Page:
‘I have a visceral understanding of the underserved customer because I was one too’: The story behind Ahead Financials
- Ahead Financials was launched back in December to provide banking services to anyone who feels financially insecure or underbanked.
- Anu Shultes is the CEO of Ahead. Her inspiration for the challenger bank and her understanding of how to build it come from 25+ years in the banking industry, as well as her own experience as an immigrant in the US trying to make ends meet.
Challenger bank Ahead Financials by LendUp was launched back in December.
Ahead is an extension of LendUp, in that it’s focusing on providing financial services and literacy to people who either have low credit or no credit and have therefore been shut out of the system. In short, the challenger bank, which is still in waiting list status, aims to be a solution to anyone who feels financially insecure or who has a history of being underbanked or unbanked.
Ahead will offer a checking account and debit card with no monthly fees. It will also include financial literacy tools to educate consumers on their budgeting, a Visa contactless debit card, no fees for withdrawing from ATMs at certain locations, and eligibility for no overdraft fees.
“The Ahead Financials platform is going to be set up in a way so that anybody who feels underserved by the bank, even if they are doing fine financially, should be able to come to Ahead and benefit,” said Anu Shultes, CEO of Ahead Financials. She’s also been the CEO of LendUp since January, 2019.
Shultes’ awareness of a gap in banking services for the underserved started in 2007, while working for AccountNow, a prepaid debit card supplier.
“50 to 70 million Americans don't even have a bank account. That's why they turned to prepaid cards,” said Shultes. “That's when I discovered that people don't even have access to basic checking accounts.”
But her understanding, rather than just awareness of this gap, has come from her own experience.
Shultes came to the US in 1990 as an immigrant with no money. She lived paycheck-to-paycheck and always had to think about making sure she had enough money at the end of the week even for food. So there was no option to build credit or start saving.
“I have a visceral understanding of the underserved customer because I was one, too,” said Shultes.
What Shultes discovered was that the problems she faced as an immigrant in the 90s are still alive today. And you don’t have to be an immigrant to face them. It all depends on what financial services are actually available to you.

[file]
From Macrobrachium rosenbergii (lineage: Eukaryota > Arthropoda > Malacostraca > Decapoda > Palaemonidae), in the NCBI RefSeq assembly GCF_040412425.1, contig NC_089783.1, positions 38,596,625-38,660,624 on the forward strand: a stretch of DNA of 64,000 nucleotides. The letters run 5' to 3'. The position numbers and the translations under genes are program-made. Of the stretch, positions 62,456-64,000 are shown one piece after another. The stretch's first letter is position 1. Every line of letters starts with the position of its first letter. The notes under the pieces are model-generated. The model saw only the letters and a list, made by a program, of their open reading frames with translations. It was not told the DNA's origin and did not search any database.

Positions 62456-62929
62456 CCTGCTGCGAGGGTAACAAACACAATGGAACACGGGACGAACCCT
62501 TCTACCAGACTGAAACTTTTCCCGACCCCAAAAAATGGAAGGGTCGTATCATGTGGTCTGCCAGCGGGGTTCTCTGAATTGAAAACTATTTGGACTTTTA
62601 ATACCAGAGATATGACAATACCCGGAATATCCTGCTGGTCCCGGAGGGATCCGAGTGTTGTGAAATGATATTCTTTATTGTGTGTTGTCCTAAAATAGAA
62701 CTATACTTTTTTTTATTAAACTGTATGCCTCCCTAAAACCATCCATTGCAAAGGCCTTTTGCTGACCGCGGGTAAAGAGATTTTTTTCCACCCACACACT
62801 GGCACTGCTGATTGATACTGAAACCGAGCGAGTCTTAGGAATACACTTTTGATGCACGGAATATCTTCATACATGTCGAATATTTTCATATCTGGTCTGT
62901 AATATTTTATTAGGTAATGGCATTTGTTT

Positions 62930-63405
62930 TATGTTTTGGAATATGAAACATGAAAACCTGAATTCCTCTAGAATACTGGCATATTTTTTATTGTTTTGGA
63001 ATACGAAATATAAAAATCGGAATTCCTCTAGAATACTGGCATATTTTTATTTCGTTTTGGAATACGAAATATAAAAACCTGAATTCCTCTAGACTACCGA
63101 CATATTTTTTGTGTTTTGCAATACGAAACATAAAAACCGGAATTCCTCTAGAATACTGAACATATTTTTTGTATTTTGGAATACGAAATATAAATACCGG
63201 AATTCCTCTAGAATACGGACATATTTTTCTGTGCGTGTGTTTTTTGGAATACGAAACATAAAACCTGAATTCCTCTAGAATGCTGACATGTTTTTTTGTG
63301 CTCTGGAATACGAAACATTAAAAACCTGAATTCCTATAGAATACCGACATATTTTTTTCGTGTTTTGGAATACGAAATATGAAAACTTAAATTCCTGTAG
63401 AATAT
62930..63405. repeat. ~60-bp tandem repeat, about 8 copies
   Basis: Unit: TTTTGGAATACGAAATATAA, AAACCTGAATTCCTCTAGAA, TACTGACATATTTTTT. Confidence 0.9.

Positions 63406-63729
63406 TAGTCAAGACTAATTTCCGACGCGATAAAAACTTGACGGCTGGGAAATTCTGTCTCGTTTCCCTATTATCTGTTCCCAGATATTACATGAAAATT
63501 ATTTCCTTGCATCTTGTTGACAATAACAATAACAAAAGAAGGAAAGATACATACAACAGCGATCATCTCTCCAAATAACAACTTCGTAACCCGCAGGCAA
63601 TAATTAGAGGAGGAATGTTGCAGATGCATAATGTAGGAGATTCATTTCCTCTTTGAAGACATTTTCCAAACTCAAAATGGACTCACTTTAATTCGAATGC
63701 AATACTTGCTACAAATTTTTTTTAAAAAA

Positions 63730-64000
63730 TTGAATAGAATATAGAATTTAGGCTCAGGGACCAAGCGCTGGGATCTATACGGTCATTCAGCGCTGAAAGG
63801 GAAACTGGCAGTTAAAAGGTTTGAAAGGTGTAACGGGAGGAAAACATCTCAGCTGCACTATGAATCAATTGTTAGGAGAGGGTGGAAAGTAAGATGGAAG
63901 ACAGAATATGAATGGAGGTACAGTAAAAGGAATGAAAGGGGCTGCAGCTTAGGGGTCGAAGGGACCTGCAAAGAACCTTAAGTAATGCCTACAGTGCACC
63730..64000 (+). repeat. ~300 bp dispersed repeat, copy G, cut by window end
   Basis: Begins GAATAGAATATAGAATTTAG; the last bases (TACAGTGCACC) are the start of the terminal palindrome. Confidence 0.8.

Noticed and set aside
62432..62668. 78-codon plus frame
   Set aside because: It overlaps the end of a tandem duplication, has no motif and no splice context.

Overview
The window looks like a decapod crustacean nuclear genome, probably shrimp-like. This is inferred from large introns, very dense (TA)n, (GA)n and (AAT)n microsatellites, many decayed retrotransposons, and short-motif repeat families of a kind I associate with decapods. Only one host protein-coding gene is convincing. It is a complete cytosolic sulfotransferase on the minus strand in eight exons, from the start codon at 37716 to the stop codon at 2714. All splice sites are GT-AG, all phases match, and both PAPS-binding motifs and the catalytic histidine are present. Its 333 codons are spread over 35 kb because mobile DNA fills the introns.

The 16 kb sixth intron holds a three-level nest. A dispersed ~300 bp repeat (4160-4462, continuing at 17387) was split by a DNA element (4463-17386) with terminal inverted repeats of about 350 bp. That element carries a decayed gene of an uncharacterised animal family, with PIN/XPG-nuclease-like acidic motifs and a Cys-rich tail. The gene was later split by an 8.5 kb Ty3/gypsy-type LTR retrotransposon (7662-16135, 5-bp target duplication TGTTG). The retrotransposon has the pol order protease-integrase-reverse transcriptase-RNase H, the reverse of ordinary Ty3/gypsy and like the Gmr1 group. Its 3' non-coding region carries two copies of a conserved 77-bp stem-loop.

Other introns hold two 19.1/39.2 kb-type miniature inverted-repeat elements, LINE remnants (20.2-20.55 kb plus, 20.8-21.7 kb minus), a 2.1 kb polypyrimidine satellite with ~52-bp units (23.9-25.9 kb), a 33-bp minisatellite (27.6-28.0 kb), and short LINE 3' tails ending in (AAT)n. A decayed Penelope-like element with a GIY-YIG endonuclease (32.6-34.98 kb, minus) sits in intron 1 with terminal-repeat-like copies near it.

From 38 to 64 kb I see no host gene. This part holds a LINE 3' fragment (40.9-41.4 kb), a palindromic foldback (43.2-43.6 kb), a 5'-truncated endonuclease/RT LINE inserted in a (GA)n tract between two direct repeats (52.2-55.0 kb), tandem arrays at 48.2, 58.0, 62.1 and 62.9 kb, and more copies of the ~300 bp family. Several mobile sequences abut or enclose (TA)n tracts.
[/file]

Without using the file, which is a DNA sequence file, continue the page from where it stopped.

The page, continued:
“It's about access,” said Shultes. “Access to financial services is not equal.”
Shultes has also had a lot of experience working in the banking world, including being the VP of card issuer Providian Financials, the VP of home equity lines of credit at National City Bank, and director of direct to consumer marketing at HSN. This has given her insight into how Ahead’s mission fits into the financial services industry.
The gap in financial services shouldn’t be there, said Shultes, but it is. And it’s there because big banks haven’t seen a point in addressing it.
“There's no real reason other than when you have 9,000 banks catering to half of the population, and most of these banks are profitable, they're basically saying, ‘Why do I need to stretch into a population that I feel is higher risk, when I already have a profitable business,’” said Shultes.
The thing is that if financial institutions do eventually want to reach more consumers and grow their customer base, they can’t just be idle. Things like credit scores and lack of access to financial literacy have locked doors for a lot of people. To increase financial health in the US, that problem needs to be addressed, said Shultes.
“We can’t get to a level playing field across race, gender, and other things that separate us without starting with financial access combined with financial education,” said Shultes. “Access plus education creates the path to financial health.”
Ahead has partnered with a number of companies to help create an ecosystem within its app that focuses on financial health, literacy, and inclusion. This includes its partnerships with Balance, a financial counseling and education service, SpringFour, a financial inclusion app, and Financial Health Network, a resource for businesses to improve their customers’ financial health.
Earlier this month, Ahead announced it had integrated Financial Health Network’s FinHealthCheck insights and measurement platform into its app. This will allow the digital bank to measure, analyze, benchmark and advise users on their financial health.
“We’re going to constantly ask ourselves, how do we save this customer money? And how do we encourage them to seamlessly save some of the money that they're earning, so that they can still live within their means,” said Shultes.